Finally to the top lock at Braunston - only to find that the lock gate was jammed shut and they were having to drain the lock and the pound to get at something jammed under the gate. This took nearly two hours of hard work before poking and pushing, bouncing and pulling extracted a large log and allowed the pound to be filled again. Well done the men from CRT, especially Brian with his metal spike, floppy hat and his alluring waders.

The Pound beginning to drain. Note the mudflats to the right.
Now we were nearer tea time than lunchtime, so it was 4.30 by the time we reached Midland Chandlers at Braunston. Fortunately they are open until 5.30 and while John did the hard work of removing the old, installing the new, and checking the other two (in surprisingly good condition despite being 9 years old!) I wandered around the shop and selected paint and boat wash. John certainly deserved a pint at The Boat House and another at the Old Plough that evening.

John works on the batteries
Note that The Admiral Nelson, a popular lockside pub, does not currently serve food on Mondays or Tuesdays. Beware! Try the Old Plough in the village instead!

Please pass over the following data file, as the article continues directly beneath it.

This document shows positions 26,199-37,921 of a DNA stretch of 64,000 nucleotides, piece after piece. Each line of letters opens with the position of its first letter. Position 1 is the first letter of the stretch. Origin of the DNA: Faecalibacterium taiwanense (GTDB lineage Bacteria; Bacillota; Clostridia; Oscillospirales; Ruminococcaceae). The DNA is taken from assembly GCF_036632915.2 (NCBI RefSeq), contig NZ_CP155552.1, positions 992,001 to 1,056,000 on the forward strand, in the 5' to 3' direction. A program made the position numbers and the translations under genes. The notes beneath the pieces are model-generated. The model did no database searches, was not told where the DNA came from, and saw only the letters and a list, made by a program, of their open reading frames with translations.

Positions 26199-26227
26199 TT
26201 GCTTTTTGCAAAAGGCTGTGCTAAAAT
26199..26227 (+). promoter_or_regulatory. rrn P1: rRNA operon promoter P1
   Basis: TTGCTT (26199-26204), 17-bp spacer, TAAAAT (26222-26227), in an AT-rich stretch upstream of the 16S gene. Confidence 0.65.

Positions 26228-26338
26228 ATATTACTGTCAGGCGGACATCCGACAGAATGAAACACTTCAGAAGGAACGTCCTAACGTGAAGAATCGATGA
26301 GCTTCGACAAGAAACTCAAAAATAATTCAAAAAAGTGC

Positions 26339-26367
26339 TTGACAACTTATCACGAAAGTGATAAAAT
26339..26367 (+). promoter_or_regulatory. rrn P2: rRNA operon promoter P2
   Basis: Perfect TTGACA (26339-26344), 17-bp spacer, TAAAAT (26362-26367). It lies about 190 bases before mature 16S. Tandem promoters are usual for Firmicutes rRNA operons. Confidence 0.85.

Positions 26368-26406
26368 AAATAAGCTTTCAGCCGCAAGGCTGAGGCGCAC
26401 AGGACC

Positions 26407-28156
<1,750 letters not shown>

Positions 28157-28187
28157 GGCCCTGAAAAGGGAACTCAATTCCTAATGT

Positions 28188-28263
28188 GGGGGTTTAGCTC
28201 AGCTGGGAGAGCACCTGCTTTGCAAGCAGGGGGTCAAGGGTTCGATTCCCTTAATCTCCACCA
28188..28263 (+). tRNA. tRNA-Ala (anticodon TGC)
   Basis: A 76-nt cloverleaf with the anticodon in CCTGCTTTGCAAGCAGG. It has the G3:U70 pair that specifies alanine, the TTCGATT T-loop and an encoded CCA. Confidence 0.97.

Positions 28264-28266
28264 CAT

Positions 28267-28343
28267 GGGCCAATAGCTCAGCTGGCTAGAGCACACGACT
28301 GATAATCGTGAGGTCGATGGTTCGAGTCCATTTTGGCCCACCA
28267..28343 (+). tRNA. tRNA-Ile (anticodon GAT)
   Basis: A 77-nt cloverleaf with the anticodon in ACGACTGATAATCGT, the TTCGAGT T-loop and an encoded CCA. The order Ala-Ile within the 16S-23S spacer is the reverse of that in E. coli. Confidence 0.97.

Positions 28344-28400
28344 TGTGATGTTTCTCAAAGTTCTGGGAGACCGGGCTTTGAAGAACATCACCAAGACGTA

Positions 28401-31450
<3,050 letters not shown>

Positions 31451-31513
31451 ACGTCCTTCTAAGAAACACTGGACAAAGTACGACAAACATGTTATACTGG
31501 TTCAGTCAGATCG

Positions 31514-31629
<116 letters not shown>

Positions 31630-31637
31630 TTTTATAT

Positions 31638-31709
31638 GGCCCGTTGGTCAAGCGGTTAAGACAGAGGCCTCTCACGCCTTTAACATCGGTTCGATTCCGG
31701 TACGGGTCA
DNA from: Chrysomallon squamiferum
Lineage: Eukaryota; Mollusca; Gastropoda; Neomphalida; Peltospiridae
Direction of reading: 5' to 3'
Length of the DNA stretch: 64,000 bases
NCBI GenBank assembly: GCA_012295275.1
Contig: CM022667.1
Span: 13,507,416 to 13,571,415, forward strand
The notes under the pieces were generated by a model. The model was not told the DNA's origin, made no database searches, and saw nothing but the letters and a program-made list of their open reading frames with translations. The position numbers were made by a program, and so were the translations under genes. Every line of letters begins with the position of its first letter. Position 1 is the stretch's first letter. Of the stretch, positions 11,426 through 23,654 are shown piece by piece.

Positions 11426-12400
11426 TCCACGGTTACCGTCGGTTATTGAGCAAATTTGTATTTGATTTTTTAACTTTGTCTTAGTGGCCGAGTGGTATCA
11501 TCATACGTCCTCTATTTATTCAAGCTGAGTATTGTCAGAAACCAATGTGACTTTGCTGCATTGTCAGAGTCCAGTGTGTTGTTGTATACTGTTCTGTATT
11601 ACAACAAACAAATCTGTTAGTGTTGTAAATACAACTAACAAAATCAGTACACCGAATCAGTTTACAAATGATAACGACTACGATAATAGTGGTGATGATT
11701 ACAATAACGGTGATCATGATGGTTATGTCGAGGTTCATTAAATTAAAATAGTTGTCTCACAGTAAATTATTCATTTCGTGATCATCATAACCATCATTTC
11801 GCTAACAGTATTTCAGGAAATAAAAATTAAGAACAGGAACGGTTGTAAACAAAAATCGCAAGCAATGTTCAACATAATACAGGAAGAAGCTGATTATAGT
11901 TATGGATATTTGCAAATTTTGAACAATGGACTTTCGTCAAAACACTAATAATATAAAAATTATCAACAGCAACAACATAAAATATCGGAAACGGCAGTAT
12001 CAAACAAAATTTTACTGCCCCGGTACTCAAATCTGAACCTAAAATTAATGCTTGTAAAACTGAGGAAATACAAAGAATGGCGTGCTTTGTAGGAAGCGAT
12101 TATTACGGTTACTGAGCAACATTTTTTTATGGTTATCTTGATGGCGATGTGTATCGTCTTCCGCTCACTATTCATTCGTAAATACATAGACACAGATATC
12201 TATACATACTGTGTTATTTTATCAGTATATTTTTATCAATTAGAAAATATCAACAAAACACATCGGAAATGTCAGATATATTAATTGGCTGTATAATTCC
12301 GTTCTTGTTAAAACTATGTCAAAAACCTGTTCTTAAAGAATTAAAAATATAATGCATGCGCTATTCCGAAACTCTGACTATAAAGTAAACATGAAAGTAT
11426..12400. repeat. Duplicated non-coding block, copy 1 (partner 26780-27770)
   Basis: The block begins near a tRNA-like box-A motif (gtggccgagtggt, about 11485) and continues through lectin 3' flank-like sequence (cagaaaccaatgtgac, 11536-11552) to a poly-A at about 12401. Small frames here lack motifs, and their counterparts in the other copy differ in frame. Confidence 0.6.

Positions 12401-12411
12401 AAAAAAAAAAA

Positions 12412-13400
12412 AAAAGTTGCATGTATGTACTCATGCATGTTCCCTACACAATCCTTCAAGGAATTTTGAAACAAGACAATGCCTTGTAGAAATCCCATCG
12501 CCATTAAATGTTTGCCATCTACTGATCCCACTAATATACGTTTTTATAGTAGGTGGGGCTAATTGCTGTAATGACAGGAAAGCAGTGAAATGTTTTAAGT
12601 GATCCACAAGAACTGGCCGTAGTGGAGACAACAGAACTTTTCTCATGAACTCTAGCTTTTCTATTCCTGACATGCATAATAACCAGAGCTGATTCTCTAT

And so we came to Napton on the Hill, to the winding hole at Bridge 111, next to where there was until recently a pub - The Bridge at Napton, now sadly closed. Winding here and mooring near bridge 110 we were near enough to The Kings Head on the main road where, to cut our brief but eventful journey short, we caught a taxi to Leamington and thence home by train.
Our return journey will be in the next post, while Patience recovers.






Saturday, 19 May 2018

Boat Brushes

I spent a while scrubbing down Patience, getting the old green mould off the gunwhales, sponging the green stuff off the windows and frames, swapping a sponge for a scrubbing brush then an old toothbrush ... and I got to thinking about brushes, as you do. I thought, "We use a lot of different brushes on Patience", which was true. So true that I went in and pulled out a few at hand.

 Here are
  • a broom, best for brushing away leaves from the deck and roof, 
  • dust pan and brush for clearing the ash and burnt area around the stove (we have a car vacuum cleaner for the floor tiles),  
  • two scrubbing brushes for the old green mould, (one with a protective handle so you don't scrape your knuckles, the other in traditional wood), 
  • a toothbrush for getting into those awkward corners, 
  • two sample paint brushes (both for painting, and there are other, smaller, brushes, some angled, for painting). 
Then, not pictured, there's
  • a loo brush (no comment), 
  • small and large wire brushes (for scraping off rust)
  • a washing-up brush and 
  • our own personal toothbrushes.
Where would we be without them?